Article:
Self-ligating brackets have an inbuilt metal labial face, which can be opened and closed. Brackets of this type have existed for a surprisingly long time in orthodontics— the Russell Lock edgewise attachment being described by Stolzenberg in 1935. Many designs have been patented, although only a minority have become commercially available. Self-ligating braces are defined as “a [dental] brace, which utilizes a permanently installed, moveable component to entrap the archwire”. Self-ligating braces may be classified into two categories: Passive and Active.
Types of self-ligating braces include:
- F1000 system by Leone
- TenBrook T1 Self-Ligating System
- SPEED System
- Damon system
- Clarity SL
- Carriere LX by Ortho Organizers
- In-Ovation R, In-Ovation C, and In-Ovation L by Dentsply GAC
These braces are typically made from stainless steel but, in some cases, are available in ceramic.
Properties of an ideal ligation system
The concept that brackets are ligated via tie-wings is so prevalent that it is worthwhile considering a list of ideal properties of any ligation system. This exercise puts in perspective any assessment of the benefits and difficulties with current self-ligating systems. Ligation should:
be secure and robust;
ensure full bracket engagement of the archwire;
exhibit low friction between bracket and archwire;
be quick and easy to use;
permit high friction when desired;
permit easy attachment of elastic chain;
assist good oral hygiene;
be comfortable for the patient.
It is instructive to consider the performance of conventional wire and elastomeric ligatures in relation to these requirements
Secure robust ligation
It is highly desirable that, once ligated, the system is very resistant to inadvertent loss of ligation. Wire ligatures are good in this respect, whilst elastomeric ligatures are inferior, especially if left for too long without being renewed. The force decay of elastomerics has been well documented.
Full bracket engagement
It is a large advantage if the archwire can be fully engaged in the bracket slot and maintained there with certainty. Wire ligatures do not stretch to an extent that engagement once achieved at ligation is subsequently lost, so they can meet this requirement. Elastomerics are worse, since they may frequently exert insufficient force to fully engage even a flexible wire and the subsequent degradation of their elastic performance may cause a significant loss of full engagement as the elastomeric stretches. Twin brackets with the ability to ‘figure of 8’ the elastomerics are a significant help in this respect, but certainly not a complete answer.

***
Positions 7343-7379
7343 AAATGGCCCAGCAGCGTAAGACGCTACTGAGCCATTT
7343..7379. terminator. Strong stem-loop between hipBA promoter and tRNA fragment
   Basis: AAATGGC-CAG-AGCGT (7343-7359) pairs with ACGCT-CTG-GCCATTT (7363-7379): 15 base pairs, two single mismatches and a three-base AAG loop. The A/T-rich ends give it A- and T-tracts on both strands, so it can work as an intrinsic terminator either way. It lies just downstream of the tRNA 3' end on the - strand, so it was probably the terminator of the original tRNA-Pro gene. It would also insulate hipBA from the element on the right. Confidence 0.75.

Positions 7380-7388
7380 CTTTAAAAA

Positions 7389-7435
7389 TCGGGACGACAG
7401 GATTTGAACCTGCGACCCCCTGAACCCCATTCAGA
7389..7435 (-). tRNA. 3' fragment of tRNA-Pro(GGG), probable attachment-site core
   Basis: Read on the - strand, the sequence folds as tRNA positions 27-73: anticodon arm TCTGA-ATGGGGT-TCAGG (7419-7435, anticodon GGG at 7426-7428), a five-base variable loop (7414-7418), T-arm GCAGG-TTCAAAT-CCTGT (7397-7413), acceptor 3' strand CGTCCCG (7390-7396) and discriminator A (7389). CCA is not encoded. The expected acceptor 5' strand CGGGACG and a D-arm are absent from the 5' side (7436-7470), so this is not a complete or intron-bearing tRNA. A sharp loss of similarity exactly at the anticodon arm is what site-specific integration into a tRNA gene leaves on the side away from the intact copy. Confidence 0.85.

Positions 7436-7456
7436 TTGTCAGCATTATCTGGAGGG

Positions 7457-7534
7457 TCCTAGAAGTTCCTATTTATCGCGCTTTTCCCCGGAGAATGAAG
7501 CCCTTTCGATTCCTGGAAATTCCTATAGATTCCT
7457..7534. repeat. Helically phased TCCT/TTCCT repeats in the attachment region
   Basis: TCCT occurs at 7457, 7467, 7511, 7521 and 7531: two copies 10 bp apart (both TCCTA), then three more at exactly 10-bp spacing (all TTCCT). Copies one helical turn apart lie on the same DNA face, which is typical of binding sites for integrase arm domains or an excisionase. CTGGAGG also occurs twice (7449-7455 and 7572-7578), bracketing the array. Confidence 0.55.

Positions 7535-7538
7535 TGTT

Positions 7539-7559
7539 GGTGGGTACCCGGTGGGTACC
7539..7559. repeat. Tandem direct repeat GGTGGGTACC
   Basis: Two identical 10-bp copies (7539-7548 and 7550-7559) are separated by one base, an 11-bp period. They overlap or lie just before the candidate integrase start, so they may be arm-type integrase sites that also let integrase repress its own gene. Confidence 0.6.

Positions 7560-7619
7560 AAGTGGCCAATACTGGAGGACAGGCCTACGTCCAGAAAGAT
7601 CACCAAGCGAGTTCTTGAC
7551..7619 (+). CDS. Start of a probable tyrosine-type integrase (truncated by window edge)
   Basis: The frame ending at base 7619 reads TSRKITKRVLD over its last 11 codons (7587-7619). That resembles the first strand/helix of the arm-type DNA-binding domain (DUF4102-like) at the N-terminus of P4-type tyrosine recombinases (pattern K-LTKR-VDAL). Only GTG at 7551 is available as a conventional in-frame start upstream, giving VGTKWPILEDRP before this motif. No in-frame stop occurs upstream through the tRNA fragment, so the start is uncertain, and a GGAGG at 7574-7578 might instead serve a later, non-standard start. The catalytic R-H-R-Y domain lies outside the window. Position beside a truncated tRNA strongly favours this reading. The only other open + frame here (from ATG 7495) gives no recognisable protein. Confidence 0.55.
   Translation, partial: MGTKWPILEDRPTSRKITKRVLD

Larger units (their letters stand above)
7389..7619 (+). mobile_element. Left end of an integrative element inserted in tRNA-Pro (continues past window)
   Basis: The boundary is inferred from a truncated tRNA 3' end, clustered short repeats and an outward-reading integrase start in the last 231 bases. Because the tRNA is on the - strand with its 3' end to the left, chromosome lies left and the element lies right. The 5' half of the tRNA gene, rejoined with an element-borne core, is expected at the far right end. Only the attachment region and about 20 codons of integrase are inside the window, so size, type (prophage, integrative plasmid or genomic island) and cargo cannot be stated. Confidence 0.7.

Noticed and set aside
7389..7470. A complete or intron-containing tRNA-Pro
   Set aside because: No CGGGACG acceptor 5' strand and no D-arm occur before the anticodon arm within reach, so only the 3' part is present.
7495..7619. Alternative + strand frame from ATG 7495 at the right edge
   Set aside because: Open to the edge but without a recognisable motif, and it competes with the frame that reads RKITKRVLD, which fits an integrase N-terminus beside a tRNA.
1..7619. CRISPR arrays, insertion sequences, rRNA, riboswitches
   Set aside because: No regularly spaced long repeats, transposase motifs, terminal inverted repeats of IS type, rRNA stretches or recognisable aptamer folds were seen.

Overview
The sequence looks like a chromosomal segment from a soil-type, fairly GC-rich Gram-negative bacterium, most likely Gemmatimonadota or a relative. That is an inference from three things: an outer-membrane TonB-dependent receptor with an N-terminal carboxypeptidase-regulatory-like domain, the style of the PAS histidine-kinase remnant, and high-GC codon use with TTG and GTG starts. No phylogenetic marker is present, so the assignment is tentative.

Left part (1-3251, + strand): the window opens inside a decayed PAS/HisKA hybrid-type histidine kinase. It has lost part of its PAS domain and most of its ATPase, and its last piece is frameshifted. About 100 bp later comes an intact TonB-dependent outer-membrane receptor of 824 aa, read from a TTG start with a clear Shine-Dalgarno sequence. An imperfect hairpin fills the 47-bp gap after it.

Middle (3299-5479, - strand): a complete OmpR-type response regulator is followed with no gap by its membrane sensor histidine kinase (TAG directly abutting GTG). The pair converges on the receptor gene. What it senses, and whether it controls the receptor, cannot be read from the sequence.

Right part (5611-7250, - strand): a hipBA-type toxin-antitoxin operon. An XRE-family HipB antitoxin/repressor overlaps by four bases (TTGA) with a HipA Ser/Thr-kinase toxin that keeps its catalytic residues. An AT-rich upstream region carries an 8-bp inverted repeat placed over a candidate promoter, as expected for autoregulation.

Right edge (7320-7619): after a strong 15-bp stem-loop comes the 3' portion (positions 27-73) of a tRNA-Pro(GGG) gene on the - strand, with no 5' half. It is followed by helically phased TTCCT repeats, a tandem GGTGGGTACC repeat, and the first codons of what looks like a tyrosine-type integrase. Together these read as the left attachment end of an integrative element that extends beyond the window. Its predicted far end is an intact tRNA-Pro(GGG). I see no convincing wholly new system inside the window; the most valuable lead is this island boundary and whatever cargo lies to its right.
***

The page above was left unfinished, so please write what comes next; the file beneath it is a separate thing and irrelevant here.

Quick and easy to use
This is a major weak point of wire ligatures and the principal reason for the enormous decline in their use. Maijer and Smith, and Shivapuja and Berger have shown that wire ligation is very slow compared to elastomerics. In the latter study, the use of wire ligatures added almost 12 minutes to the time needed to remove and replace two archwires. This is the largest and very understandable reason why so few wire ligatures are now used.
Wire ligatures are better than elastomerics; producing 30–50 per cent of the elastomeric friction forces in one representative study, but the forces still reach undesirable levels relative to those that are ideal for tooth movement. Also, the force normal to the archwire produced by a wire ligature is probably very variable. This force has also been shown to be more variable for elastomeric ligatures than for passive self-ligation.
It is also helpful under some circumstances if the ligation system can ‘lock’ a tooth to the wire to prevent unwanted movement of that tooth along the wire. When initially placed, an elastomeric in a ‘figure of 8’ configuration increases the friction by a factor of 70–220 per cent compared to the ‘O’ configuration and this partially meets this requirement.
Easy attachment of elastic chain
Some self-ligating brackets have dispensed with tie-wings. This makes attachment of elastic chain and if desired, elastomeric ligatures, inconvenient or impossible. The recently developed self-ligating brackets all have tie-wings.
Assistance to good oral hygiene
Elastomerics accumulate plaque more than tie-wires do and fluoride-releasing elastomerics have yet to reach reliably robust performance levels by way of compensation. The ends of wire ligatures are, however, an additional obstacle to oral hygiene.
Comfortable for the patient
Elastomerics are good in this respect, but wire ligatures require careful tucking in of the ends to avoid soft tissue trauma, and can occasionally be displaced between appointments and cause discomfort.
Summary: what is wrong with conventional ligation?
Failure to provide and to maintain full archwire engagement.
For elastomerics, the force (and therefore tooth control) decays and they are sometimes lost.
Potential impediment to oral hygiene.
Wire ligation is very slow.
Wire ties are secure, robust, enable full, partial or distant ligation, and have lower friction than elastomerics. Their largest drawback is the time required for ligation. Elastomerics are quick, but less good in every other respect. Neither method is ideal or nearly as good as a molar tube assembly, which is universally adopted as the ‘ligation’ of choice on posterior teeth. It is easy to find examples of the deficiencies of conventional ligation, but clinicians have become accustomed to tolerating these shortcomings.